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NOAA awards $10.2 million for harmful algal bloom research

Projects will help improve efforts to protect marine resources, public health and coastal economies
October 1, 2019 NOAA will fund 12 new research projects around the country to better understand and predict harmful algal blooms (HABs) and improve our collective response to them.
Ohio Sea Grant Director Dr. Jeff Reutter, documents an algal bloom in Lake Erie.

NOAA’s National Centers for Coastal Ocean Science (NCCOS) is allocating $10.2 million in FY 2019 to fund HAB research across the nation. Approximately $8.4 million of that will cover the first year of new 3- to 5-year projects, and $1.78 million will go to 3-year projects already in process. Funded under NOAA’s ECOHAB and MERHAB programs, new projects will begin in Alaska, California, Chesapeake Bay, Florida, the Great Lakes, New England and the Pacific Northwest. A full list of the new grant awards is available online

Award recipients will conduct research to identify conditions that increase bloom toxicity; model toxin movement from the water into shellfish, fish and marine mammals; and improve toxin monitoring and forecasts. NCCOS research programs help states and regions around the nation mitigate the effects of HABs, which can include contaminated drinking water, fisheries closures and disruption to recreation and tourism.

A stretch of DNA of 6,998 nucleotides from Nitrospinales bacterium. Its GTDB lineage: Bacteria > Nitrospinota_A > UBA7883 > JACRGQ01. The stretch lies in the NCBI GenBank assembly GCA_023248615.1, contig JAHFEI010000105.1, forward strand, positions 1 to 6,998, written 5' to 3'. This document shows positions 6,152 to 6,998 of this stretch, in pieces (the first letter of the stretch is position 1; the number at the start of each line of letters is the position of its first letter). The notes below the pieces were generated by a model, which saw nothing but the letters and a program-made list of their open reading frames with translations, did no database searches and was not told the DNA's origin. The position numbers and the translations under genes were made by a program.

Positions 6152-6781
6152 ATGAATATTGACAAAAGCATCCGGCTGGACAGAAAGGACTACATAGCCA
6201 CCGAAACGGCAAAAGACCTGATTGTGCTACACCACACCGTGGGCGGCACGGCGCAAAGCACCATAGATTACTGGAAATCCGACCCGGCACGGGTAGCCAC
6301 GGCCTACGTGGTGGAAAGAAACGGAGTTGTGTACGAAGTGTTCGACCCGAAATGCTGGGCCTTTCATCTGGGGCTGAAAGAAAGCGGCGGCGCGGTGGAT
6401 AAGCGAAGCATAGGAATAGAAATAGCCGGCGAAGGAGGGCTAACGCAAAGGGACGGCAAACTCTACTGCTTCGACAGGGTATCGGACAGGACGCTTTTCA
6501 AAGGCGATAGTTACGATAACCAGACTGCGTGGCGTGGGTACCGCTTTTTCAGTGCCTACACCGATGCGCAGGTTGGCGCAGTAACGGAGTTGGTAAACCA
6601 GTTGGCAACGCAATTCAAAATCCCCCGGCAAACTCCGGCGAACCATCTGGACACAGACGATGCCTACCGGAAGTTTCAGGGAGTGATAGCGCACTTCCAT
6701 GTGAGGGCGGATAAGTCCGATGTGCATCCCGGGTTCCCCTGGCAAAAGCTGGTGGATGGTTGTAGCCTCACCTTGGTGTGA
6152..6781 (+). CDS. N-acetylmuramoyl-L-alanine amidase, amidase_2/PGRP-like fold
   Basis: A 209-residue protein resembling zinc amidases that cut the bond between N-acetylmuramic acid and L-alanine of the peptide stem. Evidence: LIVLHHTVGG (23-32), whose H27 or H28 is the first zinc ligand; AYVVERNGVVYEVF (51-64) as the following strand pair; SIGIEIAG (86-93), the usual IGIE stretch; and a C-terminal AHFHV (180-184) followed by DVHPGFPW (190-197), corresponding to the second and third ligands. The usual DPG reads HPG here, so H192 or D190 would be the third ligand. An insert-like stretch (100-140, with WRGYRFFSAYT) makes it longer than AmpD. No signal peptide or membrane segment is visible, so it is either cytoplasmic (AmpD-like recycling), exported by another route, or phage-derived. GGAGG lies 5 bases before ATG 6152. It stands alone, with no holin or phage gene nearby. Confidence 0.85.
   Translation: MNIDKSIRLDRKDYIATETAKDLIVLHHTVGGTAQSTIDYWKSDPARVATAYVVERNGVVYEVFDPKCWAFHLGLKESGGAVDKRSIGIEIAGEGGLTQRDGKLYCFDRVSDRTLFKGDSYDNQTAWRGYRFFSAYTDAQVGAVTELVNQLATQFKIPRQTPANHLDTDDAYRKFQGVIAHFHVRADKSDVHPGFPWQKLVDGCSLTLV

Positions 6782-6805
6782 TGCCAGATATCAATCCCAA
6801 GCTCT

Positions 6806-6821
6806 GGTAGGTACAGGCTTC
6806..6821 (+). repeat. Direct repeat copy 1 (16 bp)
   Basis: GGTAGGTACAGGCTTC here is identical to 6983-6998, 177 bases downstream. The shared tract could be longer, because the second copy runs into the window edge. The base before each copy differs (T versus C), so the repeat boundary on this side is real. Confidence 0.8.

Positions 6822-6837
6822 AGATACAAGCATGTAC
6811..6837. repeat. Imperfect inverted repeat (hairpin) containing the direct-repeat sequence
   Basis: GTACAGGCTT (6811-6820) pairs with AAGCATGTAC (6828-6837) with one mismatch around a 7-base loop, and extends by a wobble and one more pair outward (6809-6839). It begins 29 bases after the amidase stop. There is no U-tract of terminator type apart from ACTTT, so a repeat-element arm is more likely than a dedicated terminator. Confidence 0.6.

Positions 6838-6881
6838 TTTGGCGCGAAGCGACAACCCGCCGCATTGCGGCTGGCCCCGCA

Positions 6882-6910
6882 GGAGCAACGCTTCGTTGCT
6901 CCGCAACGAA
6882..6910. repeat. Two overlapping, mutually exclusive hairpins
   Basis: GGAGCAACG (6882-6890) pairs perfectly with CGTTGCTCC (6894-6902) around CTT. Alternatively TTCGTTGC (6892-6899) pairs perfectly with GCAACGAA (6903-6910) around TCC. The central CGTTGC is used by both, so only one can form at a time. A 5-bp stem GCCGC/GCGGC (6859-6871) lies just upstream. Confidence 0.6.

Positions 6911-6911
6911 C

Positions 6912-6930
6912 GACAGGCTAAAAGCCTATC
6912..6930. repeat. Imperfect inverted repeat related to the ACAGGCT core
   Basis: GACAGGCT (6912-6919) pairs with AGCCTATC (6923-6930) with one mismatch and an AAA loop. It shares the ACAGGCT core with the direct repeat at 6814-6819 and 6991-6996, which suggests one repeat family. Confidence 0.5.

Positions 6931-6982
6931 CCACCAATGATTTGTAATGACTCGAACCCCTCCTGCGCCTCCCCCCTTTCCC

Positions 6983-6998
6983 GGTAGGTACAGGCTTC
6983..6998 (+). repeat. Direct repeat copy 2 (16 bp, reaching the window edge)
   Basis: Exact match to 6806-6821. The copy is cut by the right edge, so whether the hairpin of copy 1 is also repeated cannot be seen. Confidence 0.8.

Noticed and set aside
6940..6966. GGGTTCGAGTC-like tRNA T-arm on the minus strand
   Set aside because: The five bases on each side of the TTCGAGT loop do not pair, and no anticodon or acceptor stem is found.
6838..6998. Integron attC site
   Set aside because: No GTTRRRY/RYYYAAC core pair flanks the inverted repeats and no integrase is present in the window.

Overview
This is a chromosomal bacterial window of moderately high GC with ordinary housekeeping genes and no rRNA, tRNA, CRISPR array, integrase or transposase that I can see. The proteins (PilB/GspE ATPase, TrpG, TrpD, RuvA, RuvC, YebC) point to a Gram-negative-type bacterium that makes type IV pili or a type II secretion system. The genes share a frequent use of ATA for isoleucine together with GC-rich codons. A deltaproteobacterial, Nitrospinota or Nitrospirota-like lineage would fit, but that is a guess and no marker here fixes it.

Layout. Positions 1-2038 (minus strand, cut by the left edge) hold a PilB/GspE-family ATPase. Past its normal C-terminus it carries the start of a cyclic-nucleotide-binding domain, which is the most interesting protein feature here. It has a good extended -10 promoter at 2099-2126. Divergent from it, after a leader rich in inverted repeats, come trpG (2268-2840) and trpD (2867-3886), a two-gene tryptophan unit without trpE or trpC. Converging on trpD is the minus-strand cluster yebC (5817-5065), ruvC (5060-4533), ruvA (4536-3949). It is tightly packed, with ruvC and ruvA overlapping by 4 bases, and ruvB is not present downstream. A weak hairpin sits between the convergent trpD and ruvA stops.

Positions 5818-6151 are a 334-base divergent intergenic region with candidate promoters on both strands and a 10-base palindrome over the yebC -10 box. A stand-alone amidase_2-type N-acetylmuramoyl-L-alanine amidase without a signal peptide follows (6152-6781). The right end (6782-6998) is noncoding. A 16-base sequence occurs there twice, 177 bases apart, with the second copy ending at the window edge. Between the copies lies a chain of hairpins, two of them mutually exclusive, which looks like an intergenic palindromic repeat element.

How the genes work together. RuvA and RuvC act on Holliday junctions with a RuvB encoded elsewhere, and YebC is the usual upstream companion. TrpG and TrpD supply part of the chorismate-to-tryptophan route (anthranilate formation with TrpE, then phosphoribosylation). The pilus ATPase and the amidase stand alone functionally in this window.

Among the new and continuing projects in Florida, totaling $2.9 million in 2019 will be efforts to help the state continue to improve how it monitors and manages HABs.  From 2017 to 2019, severe blooms of Karenia brevis, also known as red tide, occurred throughout SW Florida, contributing to the deaths of fish, turtles, marine mammals, and birds; caused neurotoxic shellfish poisoning, and even led to respiratory irritation in beachgoers. 

“Through NCCOS, NOAA is funding the latest scientific research to support environmental managers trying to cope with increasing and recurring toxic algae that continue to affect environmental and human health and coastal economies,” said NCCOS director Steven Thur, PhD. “Improved understanding of these coastal HAB threats will lead to better bloom observation and prediction, and help to mitigate effects along the U.S. coast.”

Prior NOAA-funded research on HABs has produced tools that managers now routinely use to detect, forecast and respond to the blooms and their toxins. 

NOAA’s NCCOS delivers ecosystem science solutions for NOAA’s National Ocean Service and its partners, bringing research, scientific information and tools to sustain thriving coastal communities and economies.

 

Media contact
Jerry Slaff, 240-533-0935